NCLB is an 1,100-page law and each new disclosure about implementation brings a new round of head-scratching. Superintendents attending a Maine School Management Association meeting in Augusta last month were shocked to learn about the new certification requirements of middle school teachers. Currently, a blanket certification applies in grades K-12, making teachers interchangeable in subject areas and grade level. Under the NCLB requirement that all teachers in core subject areas be “highly qualified,” middle school teachers must be certified in their subject, just as high school teachers currently are. It is common for middle teachers in Maine to teach two subjects — English and social studies or math and science — which means they’ll need two more certifications, the coursework for each of which may take a year to complete. “You could see every superintendent in the room’s jaw hit the table,” said Jim Morse, superintendent in SAD 47 in the Oakland area. “This law is so rich in that level of detail.”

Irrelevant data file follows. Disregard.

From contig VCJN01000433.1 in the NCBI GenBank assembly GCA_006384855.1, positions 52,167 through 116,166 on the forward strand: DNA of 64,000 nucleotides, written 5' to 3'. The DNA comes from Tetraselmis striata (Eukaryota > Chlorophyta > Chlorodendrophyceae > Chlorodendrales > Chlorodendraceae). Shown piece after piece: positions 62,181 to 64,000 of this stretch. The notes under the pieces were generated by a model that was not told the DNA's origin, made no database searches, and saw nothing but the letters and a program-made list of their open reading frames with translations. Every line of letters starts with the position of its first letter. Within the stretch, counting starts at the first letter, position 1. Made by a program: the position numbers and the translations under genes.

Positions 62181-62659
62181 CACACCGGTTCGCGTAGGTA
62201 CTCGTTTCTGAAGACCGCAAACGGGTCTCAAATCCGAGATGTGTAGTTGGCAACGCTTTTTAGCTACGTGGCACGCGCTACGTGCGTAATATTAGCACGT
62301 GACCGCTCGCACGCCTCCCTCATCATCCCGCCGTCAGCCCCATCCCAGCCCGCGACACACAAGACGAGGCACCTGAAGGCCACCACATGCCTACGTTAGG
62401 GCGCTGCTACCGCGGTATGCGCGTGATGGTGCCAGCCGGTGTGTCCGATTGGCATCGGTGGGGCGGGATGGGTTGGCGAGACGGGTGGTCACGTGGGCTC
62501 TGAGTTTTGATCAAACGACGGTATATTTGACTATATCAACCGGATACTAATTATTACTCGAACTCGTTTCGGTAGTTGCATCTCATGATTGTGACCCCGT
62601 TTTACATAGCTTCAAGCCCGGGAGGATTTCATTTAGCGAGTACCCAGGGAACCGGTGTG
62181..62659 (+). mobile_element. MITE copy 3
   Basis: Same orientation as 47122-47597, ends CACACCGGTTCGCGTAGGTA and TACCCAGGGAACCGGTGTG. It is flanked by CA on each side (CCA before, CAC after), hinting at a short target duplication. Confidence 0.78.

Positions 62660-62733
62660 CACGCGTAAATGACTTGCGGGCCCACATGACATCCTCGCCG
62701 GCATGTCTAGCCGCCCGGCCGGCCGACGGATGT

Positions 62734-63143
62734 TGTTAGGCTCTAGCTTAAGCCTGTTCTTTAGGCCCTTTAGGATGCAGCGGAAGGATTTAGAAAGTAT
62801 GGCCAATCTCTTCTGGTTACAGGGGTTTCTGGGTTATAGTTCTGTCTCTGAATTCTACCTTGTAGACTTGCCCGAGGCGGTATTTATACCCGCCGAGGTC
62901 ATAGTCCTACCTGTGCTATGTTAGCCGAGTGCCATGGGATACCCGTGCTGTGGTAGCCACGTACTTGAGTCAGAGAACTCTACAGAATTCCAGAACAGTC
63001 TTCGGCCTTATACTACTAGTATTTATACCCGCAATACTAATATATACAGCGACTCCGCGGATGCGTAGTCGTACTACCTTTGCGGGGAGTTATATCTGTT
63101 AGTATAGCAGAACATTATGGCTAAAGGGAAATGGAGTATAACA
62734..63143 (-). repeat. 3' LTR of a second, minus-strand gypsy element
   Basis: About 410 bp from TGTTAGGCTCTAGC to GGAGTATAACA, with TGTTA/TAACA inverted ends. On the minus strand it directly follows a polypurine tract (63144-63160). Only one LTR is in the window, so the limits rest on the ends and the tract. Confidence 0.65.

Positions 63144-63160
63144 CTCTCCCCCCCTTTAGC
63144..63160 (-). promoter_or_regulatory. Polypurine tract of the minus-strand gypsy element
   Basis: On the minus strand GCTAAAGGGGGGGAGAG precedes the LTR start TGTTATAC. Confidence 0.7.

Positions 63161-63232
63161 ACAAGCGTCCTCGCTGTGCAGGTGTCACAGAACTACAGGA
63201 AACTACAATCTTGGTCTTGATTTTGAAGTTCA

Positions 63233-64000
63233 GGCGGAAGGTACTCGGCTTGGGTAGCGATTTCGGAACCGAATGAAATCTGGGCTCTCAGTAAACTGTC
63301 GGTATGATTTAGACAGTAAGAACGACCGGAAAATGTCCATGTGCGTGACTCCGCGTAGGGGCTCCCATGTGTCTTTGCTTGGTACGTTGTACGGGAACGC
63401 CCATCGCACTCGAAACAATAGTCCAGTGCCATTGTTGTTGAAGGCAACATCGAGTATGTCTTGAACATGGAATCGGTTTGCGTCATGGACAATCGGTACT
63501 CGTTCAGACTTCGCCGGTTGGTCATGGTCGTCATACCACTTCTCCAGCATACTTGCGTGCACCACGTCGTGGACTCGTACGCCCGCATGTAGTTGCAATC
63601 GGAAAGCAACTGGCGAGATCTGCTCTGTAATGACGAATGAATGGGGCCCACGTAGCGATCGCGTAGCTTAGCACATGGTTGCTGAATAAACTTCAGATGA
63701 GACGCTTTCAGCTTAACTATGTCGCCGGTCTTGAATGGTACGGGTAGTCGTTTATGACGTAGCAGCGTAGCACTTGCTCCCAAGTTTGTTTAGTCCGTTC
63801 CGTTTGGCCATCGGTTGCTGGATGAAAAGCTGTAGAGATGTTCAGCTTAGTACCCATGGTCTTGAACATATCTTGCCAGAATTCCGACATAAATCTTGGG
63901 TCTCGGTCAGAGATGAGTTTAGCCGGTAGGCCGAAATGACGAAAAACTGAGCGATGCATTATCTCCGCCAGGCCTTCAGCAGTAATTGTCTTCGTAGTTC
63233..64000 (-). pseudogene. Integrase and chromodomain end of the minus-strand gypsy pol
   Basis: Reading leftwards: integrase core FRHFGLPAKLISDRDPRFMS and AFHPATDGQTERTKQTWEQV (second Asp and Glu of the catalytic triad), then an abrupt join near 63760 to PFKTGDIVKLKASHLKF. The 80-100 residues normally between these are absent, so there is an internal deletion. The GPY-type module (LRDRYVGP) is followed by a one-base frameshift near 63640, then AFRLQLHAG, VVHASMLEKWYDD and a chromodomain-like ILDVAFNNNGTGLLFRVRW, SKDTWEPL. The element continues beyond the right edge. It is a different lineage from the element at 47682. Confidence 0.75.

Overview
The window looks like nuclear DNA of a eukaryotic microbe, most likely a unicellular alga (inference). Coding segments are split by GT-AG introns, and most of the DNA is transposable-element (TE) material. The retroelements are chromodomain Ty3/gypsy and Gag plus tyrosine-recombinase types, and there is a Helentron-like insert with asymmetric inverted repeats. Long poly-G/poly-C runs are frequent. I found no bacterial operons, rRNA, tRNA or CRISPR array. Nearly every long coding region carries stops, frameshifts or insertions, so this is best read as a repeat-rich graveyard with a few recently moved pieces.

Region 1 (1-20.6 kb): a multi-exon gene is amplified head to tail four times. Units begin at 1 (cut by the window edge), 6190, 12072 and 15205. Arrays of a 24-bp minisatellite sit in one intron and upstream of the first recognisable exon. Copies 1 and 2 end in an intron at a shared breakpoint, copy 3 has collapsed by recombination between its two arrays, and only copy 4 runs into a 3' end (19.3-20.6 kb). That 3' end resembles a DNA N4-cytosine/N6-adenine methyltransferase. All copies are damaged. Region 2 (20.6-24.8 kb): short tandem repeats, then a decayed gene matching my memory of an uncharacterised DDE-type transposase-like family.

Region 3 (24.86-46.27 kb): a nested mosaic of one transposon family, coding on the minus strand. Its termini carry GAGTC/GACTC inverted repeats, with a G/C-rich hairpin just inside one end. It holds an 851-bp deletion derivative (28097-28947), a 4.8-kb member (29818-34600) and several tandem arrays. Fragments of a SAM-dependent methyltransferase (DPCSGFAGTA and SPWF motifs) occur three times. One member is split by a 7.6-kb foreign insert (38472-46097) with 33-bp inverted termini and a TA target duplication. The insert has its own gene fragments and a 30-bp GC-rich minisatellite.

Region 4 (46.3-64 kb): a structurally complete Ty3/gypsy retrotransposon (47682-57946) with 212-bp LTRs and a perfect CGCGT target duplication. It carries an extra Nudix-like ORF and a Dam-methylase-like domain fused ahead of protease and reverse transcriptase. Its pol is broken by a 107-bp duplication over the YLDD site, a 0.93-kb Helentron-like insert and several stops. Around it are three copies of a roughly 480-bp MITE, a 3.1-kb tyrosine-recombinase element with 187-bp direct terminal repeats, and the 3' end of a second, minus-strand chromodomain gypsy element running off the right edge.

The man who’s taking most of the heat from Maine is Michael Sentance, a former Massachusetts education official now serving as regional representative for the U.S. Department of Education and overseeing New England’s state compliance with NCLB. At a Dec. 4 hearing before the Maine Legislature’s Education Committee, he disputed many of the detailed criticisms of NCLB and challenged critics to embrace the new law’s spirit. The knock on Maine, he says, is Maine’s performance on National Assessment of Educational Progress tests in comparison to states that have adopted high-stakes testing.